Honestly, it’s been a labor of love. It’s exhausting because you have to do everything. I could talk for hours about how I and my collaborator Kel have put this show together. It’s incredibly rewarding to be up there doing it and to get the attention of NYTW: it just feels gratifying. We have the best opportunity to attract the attention of major producers from regional theaters. . Hopefully, it gives us more notoriety. It’s a very beautiful, unique show. It can change lives. Our main goal is to make a beautiful piece of art, but it’s such a personal story about something most people really don’t understand. I really think it spreads awareness in a unique way.

What made you decide to make “The Elephant in Every Room I enter” a one-man show?

I think I thought about doing a one man show more than doing a show about Tourette’s. My mother is a choreographer, so I was around dance and theater growing up and saw a lot of individual one-man shows. People like David Hawk inspired me. Even in high school, I was writing short pieces and performing them through college and beyond. Doing one about my life with Tourette’s just followed from that. There’s no one who can better tell my story than me. My collaborator has considered making a screenplay about this. I really enjoy the autonomy of doing a one-man show; I love the physicalness and telling the story and breaking out into side stories. As someone whose mind is always bouncing around the place, it’s useful and great to expand on the story. I enjoy the challenge of being myself.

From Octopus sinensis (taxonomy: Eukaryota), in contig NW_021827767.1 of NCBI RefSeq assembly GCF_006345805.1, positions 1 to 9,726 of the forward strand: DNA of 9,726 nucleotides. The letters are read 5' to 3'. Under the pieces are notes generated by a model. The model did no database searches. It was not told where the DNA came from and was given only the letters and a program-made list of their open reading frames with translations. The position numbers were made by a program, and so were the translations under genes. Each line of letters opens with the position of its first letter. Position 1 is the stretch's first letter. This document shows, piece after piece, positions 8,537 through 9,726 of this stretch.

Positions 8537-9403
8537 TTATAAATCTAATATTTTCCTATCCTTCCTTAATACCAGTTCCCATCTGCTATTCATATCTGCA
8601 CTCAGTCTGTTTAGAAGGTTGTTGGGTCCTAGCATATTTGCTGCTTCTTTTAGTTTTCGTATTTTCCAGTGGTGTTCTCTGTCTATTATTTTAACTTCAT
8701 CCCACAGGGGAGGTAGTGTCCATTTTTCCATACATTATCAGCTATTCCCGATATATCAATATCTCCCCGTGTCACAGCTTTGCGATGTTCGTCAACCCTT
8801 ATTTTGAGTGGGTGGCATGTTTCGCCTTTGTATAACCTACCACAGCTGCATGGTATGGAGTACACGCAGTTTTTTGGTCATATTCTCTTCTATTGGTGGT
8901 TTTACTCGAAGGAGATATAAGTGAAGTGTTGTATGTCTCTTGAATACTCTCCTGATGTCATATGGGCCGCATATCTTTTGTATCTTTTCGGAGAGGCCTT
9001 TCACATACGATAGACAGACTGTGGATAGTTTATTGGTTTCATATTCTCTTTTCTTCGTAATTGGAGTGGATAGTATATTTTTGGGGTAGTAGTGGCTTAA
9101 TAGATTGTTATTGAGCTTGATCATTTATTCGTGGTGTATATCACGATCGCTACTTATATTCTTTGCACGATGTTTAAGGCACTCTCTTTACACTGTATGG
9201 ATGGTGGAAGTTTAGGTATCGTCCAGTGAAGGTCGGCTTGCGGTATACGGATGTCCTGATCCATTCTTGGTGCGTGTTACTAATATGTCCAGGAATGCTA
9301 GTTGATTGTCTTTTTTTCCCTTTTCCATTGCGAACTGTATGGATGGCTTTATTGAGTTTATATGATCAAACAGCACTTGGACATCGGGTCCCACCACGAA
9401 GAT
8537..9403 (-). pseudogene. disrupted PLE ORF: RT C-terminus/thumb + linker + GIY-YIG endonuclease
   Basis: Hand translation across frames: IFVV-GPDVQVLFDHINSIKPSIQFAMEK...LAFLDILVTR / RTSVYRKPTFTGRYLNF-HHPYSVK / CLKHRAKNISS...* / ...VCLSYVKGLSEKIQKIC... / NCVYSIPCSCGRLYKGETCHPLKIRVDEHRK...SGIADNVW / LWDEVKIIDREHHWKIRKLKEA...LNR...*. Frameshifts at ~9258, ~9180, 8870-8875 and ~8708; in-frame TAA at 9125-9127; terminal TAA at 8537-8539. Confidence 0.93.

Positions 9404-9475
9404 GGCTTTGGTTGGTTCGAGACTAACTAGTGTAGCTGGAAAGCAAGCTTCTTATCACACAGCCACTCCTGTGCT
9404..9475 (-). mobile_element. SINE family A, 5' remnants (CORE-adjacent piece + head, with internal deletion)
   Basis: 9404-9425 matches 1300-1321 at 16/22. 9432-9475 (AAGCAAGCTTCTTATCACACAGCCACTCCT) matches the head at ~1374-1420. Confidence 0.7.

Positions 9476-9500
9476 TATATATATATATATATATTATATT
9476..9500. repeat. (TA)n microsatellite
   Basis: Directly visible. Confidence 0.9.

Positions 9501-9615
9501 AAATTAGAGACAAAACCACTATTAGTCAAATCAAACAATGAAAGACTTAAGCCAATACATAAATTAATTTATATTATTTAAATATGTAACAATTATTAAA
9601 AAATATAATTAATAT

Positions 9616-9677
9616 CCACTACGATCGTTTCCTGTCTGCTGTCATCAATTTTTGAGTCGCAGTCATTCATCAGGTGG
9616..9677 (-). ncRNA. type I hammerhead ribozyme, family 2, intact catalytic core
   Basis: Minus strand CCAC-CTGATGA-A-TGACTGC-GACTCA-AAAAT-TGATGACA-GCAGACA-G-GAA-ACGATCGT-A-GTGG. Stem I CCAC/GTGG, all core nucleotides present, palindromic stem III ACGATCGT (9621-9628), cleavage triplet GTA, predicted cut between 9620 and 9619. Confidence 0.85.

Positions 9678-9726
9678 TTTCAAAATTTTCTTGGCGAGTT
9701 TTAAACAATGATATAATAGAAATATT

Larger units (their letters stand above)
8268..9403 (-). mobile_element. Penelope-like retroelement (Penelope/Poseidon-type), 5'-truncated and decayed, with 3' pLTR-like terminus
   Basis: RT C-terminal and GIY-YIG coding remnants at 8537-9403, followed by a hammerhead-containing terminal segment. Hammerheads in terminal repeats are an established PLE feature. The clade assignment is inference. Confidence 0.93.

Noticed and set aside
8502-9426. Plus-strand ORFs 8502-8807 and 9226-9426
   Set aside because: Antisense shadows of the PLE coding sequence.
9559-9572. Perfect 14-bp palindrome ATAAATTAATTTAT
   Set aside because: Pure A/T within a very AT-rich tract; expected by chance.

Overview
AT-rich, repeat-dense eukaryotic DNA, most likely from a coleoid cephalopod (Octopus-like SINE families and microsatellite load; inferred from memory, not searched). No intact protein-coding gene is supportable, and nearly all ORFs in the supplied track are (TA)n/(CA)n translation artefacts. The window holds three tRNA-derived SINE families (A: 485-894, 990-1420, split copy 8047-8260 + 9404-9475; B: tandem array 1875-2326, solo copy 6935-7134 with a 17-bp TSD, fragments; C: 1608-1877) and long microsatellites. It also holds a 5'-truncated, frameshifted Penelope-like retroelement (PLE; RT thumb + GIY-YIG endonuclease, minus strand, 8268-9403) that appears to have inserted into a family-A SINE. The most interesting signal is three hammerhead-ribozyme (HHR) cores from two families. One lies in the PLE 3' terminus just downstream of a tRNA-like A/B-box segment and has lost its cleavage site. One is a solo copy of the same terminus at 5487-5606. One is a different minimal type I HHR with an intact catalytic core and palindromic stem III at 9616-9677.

What should people expect from the show?

I’m very close to the Tourette’s community. To hear people in the audience ticking while I’m doing my show and getting quite close–it’s a profound, moving experience. It can bring me to tears when I hear a young person affected by the show.